tell them how Wells did his best well,
it would be wasting gas. They con
more beef Thompson adds to his girth.
We remember when Johnny chal
lenged Nelson for the lightweight title
only a few years ago. Now the Cy-
sider Wells the greatest heavyweight 1 tlone neron wants to take the com
of the last decade and figure all the j mission weight title away from Jim
others as false alarms. Flynn. the self-imposed champion.
Wells, according to reports, has put ' Thompson makes the beam rattle at
on quite some weight, and is more ' 190 pounds. Quite a bit of heft for
rugged than when he met O'Rourke's j the Sycamore veteran, who was a light
fighter. Of course, if Bombardier weight less than three years ago.
Lajoie May Be With Yankees Next Season
Kew York Fans Don't Miad if His Legs Have Gone Back on Him Just as Long
as He Can Swat the Ball Gossip About Big League Players.
By DAMON RTJNYON.
NEW YORK, N. Y., Jan 4. Napo
leon Lajoie may come to the
Yankees as second baseman
f the 181 2 team.
The Yankees have everything but a
secc-nd baseman, 'manager, trainlpr
r. irp and ;ernent home, and. Nnjr
vd ItEE SUPPLIES
Our 1013 Catalocrue Our lare-
( and finest Catalogue ready
fn- mailing January 1st. A book!
tna.t is necessarv to the success!!
oi everv southern farmer. 'tuck-i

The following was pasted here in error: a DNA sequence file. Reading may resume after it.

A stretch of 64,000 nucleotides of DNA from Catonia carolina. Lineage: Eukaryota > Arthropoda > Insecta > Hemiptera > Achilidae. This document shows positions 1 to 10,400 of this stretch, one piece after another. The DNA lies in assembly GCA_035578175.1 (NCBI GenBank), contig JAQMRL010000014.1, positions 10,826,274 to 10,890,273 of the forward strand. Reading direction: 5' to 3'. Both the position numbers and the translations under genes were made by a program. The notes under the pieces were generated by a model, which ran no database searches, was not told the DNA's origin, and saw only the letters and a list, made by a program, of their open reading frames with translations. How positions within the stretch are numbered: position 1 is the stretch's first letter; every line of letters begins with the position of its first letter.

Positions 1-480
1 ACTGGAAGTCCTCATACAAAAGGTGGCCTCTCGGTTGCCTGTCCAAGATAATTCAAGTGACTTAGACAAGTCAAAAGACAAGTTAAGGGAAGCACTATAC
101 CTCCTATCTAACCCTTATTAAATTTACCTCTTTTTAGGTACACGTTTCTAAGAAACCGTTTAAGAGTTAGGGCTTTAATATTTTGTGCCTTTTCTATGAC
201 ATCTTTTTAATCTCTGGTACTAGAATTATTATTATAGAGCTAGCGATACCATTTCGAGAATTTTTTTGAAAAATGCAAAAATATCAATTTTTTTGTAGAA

-r l oultrv man and Bee jieeper 6
Mailed free upon requrt Tellsfl
ui idoui seeas. wncn ana now toj
ant YYrtte today.
ITezsced Brand Alfalfa Seed Thefi
fi money crop for your farms; brings a
uiu oetter casn returns with iesa
1 iuuav tnan anvthlnsr vou can row. I
BSeed Corn Famous Oklahoma 101 f
awancn wnite wonder. Squaw, Ok-B
j inoma lenow uent. Texas Grown
8hn-Red Cob, Strawberry.
I Blood V Butcher. HlrltArv TTinf
ii exseeu i-roiinc. w nite- White Cob,
Mexican June Corn and all North-
"otton Seed-Special prices on larerr
inis aampiCH Kent nn ivnncut.
The Texas Seed & Floral Go.
406 Caruth St- Dalle. Tcxa.
Corpus Christi, Texas.
Open all the year. American plan.
Rates $3.50 per day and up. Special
rates by the week or monlh. Steam
heat in every room. Modern, elegant
and fire proof. Bathing the year
round. Finest beach on Gulf Coast.
Hunting and fishing, also golfing. Ideal
Geo. E. Korst, Manager.
wctld fill ii, ety nicel. The dis
p?al of Tjmmy McMillan to Rochester,
ard the re' dm of Jack .Martin means
l.'at Karrelf o.fcts r, os.; Ciande
l-i rick as the regular sliei t Et3) next
ftcson, wi-n Jfjtin as utility man.
Midkiff seems ci rtain of his job at
third, to staa the season, at least, ana
Chr.se has no Ci!nj.etitors for first.
All other piis:tcns arc nior? or loss
fil'ed, so t is ir. order for us to rumor
the Yanks i.ito rt trade which will rive
them a second baser. They have some
excess pitching material that might be
used in a deal, and it is said that
Cleveland wants to dispose of laola.
This talk about Nap's legs having